One of Dr. Faisal’s goals this week was for Nicholas to pack on the pounds. In addition to his increased feedings and his ‘baby protein shakes’ Dr Faisal added in fat supplements to his diets. (On a side note, wouldn’t it be nice to have a doctor say to you “Here. Eat more fats. You need it. You deserve it. Eat. Eat. Eat.”?). Nicholas was burning calories learning to breathe and as of right now, has not inherited his mother’s ‘I just looked at that bagel and gained 3 pounds’ metabolism. Dr. Faisal would like Nicholas to gain approximately 1 pound in 1 week – a goal that seemed unlofty at first. Nicholas began the week at 3 pounds, 6 ounces. In the just 7 days that followed, he was up to 4 pounds (having gained 10 ounces!). We know that for the doctors, its a numbers game of determining caloric input versus output, which is a game they are very, very good at. I didn’t think that type of weight gain was possible so quickly but, I am thankful it was. We know that with continued weight gain, the rest of Nicholas’ motor skills, brain and lung development that is necessary to come home will come naturally. Let the weight gain continue!

World Prematurity Day


Today is World Prematurity Day. (Don’t worry if you didn’t know there was a “World Prematurity Day” -neither did I!)

The day brings awareness to the fact that each year, 15 million babies are born premature and each year, over 1 million do not survive. As a new mom (and recent inductee into the preemie-parent club) these numbers do not shock me (but they do sadden me).

While Andy & I know that Nicholas’ early birthday could not have been diagnosed or prevented any earlier than it was, we understand some early birthdays can be prevented.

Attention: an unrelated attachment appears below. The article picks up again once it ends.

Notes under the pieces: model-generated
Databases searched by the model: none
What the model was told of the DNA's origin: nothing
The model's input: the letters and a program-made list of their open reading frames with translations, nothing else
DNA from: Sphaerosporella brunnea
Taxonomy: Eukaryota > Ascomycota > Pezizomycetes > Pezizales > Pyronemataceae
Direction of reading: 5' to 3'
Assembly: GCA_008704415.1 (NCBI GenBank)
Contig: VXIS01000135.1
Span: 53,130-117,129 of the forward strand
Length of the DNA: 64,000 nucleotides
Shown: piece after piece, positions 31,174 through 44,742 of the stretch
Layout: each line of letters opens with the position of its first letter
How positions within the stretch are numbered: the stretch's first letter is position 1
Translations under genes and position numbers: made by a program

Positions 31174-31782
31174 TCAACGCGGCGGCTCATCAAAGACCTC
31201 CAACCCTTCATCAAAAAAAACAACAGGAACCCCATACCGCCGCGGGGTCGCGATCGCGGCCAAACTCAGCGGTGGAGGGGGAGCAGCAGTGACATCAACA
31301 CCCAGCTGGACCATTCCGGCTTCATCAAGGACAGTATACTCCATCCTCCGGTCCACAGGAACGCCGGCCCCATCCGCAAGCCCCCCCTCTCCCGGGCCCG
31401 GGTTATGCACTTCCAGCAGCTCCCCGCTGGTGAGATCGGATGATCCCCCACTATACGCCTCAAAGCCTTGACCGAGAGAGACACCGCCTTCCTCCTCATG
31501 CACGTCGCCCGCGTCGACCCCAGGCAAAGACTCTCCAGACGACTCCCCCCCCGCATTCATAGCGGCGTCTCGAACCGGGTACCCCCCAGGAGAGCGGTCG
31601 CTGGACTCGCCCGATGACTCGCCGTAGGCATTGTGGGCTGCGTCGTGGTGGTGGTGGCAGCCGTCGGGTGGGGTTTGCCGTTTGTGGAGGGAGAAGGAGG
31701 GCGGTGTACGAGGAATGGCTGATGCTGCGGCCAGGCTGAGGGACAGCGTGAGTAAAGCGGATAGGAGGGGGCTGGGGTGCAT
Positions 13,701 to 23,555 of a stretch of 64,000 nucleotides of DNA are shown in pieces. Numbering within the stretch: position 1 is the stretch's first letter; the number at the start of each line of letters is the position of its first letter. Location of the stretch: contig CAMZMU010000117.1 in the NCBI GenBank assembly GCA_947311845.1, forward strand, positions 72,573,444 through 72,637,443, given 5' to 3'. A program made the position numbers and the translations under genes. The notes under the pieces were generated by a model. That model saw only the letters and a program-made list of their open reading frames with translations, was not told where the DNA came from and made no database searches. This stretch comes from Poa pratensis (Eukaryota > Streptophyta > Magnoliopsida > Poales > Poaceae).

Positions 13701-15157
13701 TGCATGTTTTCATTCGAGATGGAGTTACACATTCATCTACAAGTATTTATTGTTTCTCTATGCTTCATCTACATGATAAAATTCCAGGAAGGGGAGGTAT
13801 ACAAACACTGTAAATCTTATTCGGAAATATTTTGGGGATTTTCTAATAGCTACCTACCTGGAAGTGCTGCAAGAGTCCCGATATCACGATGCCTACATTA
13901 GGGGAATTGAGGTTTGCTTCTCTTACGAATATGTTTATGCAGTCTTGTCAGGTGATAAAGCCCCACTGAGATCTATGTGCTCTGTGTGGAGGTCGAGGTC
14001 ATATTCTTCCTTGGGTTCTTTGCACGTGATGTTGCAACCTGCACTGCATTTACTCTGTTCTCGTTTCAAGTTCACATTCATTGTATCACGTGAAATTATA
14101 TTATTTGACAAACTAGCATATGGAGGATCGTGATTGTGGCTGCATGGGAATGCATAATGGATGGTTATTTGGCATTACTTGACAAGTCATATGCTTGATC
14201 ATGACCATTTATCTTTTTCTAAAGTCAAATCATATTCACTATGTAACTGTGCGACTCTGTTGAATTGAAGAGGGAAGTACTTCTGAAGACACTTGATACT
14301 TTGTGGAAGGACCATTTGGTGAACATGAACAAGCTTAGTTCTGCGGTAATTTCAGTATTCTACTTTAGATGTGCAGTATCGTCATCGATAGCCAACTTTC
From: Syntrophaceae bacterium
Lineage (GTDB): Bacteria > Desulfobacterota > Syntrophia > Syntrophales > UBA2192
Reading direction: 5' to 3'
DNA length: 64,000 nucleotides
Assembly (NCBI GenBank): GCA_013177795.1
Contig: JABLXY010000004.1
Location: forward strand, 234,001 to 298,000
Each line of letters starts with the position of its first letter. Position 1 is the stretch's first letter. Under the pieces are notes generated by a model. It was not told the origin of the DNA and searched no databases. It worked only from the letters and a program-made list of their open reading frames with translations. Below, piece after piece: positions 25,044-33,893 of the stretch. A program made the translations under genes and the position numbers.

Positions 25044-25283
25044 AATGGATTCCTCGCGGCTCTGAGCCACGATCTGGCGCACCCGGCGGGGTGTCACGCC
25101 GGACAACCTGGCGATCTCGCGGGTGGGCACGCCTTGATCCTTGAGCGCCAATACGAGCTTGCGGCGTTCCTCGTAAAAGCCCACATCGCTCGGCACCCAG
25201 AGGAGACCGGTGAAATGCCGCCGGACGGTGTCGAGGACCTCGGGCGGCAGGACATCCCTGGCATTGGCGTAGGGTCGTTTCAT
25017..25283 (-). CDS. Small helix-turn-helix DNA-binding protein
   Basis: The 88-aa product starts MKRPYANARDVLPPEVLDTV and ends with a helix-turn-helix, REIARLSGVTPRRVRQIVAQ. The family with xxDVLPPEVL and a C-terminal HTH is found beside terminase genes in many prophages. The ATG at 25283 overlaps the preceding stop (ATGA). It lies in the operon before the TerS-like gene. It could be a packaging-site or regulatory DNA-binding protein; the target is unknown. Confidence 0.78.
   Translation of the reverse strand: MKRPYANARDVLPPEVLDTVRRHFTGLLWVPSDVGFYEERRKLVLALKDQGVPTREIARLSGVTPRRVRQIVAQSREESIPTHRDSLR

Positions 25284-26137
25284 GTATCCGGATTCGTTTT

If you would, take a few moments today to join us in giving thanks for the blessing that is our son Nicholas and praying for others who are on the same journey we are.

Week 6 – Weight Gains & More on The Art of Trying to Be Patient

3 pounds. 3 whole glorious, wonderful pounds. Nicholas hit another Szapacs family set milestone when he weighed in Sunday evening. We were ecstatic (and, of course Andy & I celebrated with a fist bump!)

Nicholas got his 1st out of state visitor this week – Aunt Carmen (my step-sister) came into town for an all too brief but appreciated visit. Aunt Carmen arrived Saturday from NC and spent a day and a half with us visiting Nicholas in the hospital (and soaking in some SW Florida sun!). Thanks for coming, Carmen!

On Sunday, Nicholas was still breathing on his own with only pressure support from the CPAP machine. His oxygen levels and heart rate were fine but his respiratory rates were high. And when I say “high” I mean “holy cow, that’s high.”. His respiratory rate should have been no more than 70 breaths per minute (bpm) but he was at 140 bpm at points throughout the day. As Andy and I sat with him and watched him breathing like someone who couldn’t catch their breath after running a marathon, we grew concerned.

After talking with the nurses about reasons for his high rates they explained that after he had been breathing on his own for 4 days he might be “getting stressed and tired” and diagnosed him with tachypnea. Its pronounced “ta-kip-ne-ah” and simply means someone who is a quick, shallow breather. (On a side note, the vast vocabulary I have picked up since being in the NICU should win me a spot in the scrabble world championships.)

One of the ways to help combat Nicholas’ tachypnea would be to increase the oxygen pressure on the CPAP machine and, if that didn’t work, we would have to consider the option of going back on the NAVA ventilator (which we didn’t want – we’re trying to remove tubes not put more in!)

All of this tachypnea chatter got me thinking. I remembered a day a few weeks back when he was having trouble breathing. The respiratory therapists thought having me hold him may help with his breathing. I held him for 2 hours and his rates did normalize. I didn’t want to hold him this time because his temperature was low (another sign of stress) so instead, I chose to read to him to see if it would help. I sat and read “Winnie The Pooh” for over an hour. Nicholas was alert the entire time looking around, smiling, and holding my hand while we read. As we continued to read, his respiratory rate came down within the “normal” range and, I’m amazed to say, he stayed within normal range all night long.